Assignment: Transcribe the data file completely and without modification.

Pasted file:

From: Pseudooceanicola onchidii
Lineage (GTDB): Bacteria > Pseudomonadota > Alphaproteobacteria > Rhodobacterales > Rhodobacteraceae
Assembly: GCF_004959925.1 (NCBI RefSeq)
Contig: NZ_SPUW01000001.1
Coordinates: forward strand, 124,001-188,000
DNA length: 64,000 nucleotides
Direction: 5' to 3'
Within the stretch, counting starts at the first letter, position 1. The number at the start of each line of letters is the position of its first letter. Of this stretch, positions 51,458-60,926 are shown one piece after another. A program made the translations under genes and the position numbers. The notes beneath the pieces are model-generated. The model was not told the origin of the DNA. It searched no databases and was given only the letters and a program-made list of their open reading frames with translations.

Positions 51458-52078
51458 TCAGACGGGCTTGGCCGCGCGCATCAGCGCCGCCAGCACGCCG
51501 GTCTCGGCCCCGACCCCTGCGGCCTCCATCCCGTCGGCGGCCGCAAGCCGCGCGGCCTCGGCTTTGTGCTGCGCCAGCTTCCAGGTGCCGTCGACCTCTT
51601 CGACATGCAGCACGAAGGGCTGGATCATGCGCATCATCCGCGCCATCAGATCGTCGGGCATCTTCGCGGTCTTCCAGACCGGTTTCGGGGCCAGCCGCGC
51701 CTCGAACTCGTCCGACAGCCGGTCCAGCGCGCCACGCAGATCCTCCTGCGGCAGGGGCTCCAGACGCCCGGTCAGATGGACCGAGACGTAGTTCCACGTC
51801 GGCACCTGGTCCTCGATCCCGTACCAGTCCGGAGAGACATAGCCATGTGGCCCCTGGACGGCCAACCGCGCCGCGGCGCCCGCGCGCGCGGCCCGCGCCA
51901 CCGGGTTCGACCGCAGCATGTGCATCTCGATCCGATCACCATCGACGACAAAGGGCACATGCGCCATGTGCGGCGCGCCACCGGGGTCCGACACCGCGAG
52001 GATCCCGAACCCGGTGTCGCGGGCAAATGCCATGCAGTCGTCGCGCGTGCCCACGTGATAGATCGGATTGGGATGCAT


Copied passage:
From: Pseudooceanicola onchidii
Lineage (GTDB): Bacteria > Pseudomonadota > Alphaproteobacteria > Rhodobacterales > Rhodobacteraceae
Assembly: GCF_004959925.1 (NCBI RefSeq)
Contig: NZ_SPUW01000001.1
Coordinates: forward strand, 124,001-188,000
DNA length: 64,000 nucleotides
Direction: 5' to 3'
Within the stretch, counting starts at the first letter, position 1. The number at the start of each line of letters is the position of its first letter. Of this stretch, positions 51,458-60,926 are shown one piece after another. A program made the translations under genes and the position numbers. The notes beneath the pieces are model-generated. The model was not told the origin of the DNA. It searched no databases and was given only the letters and a program-made list of their open reading frames with translations.

Positions 51458-52078
51458 TCAGACGGGCTTGGCCGCGCGCATCAGCGCCGCCAGCACGCCG
51501 GTCTCGGCCCCGACCCCTGCGGCCTCCATCCCGTCGGCGGCCGCAAGCCGCGCGGCCTCGGCTTTGTGCTGCGCCAGCTTCCAGGTGCCGTCGACCTCTT
51601 CGACATGCAGCACGAAGGGCTGGATCATGCGCATCATCCGCGCCATCAGATCGTCGGGCATCTTCGCGGTCTTCCAGACCGGTTTCGGGGCCAGCCGCGC
51701 CTCGAACTCGTCCGACAGCCGGTCCAGCGCGCCACGCAGATCCTCCTGCGGCAGGGGCTCCAGACGCCCGGTCAGATGGACCGAGACGTAGTTCCACGTC
51801 GGCACCTGGTCCTCGATCCCGTACCAGTCCGGAGAGACATAGCCATGTGGCCCCTGGACGGCCAACCGCGCCGCGGCGCCCGCGCGCGCGGCCCGCGCCA
51901 CCGGGTTCGACCGCAGCATGTGCATCTCGATCCGATCACCATCGACGACAAAGGGCACATGCGCCATGTGCGGCGCGCCACCGGGGTCCGACACCGCGAG
52001 GATCCCGAACCCGGTGTCGCGGGCAAATGCCATGCAGTCGTCGCGCGTGCCCACGTGATAGATCGGATTGGGATGCAT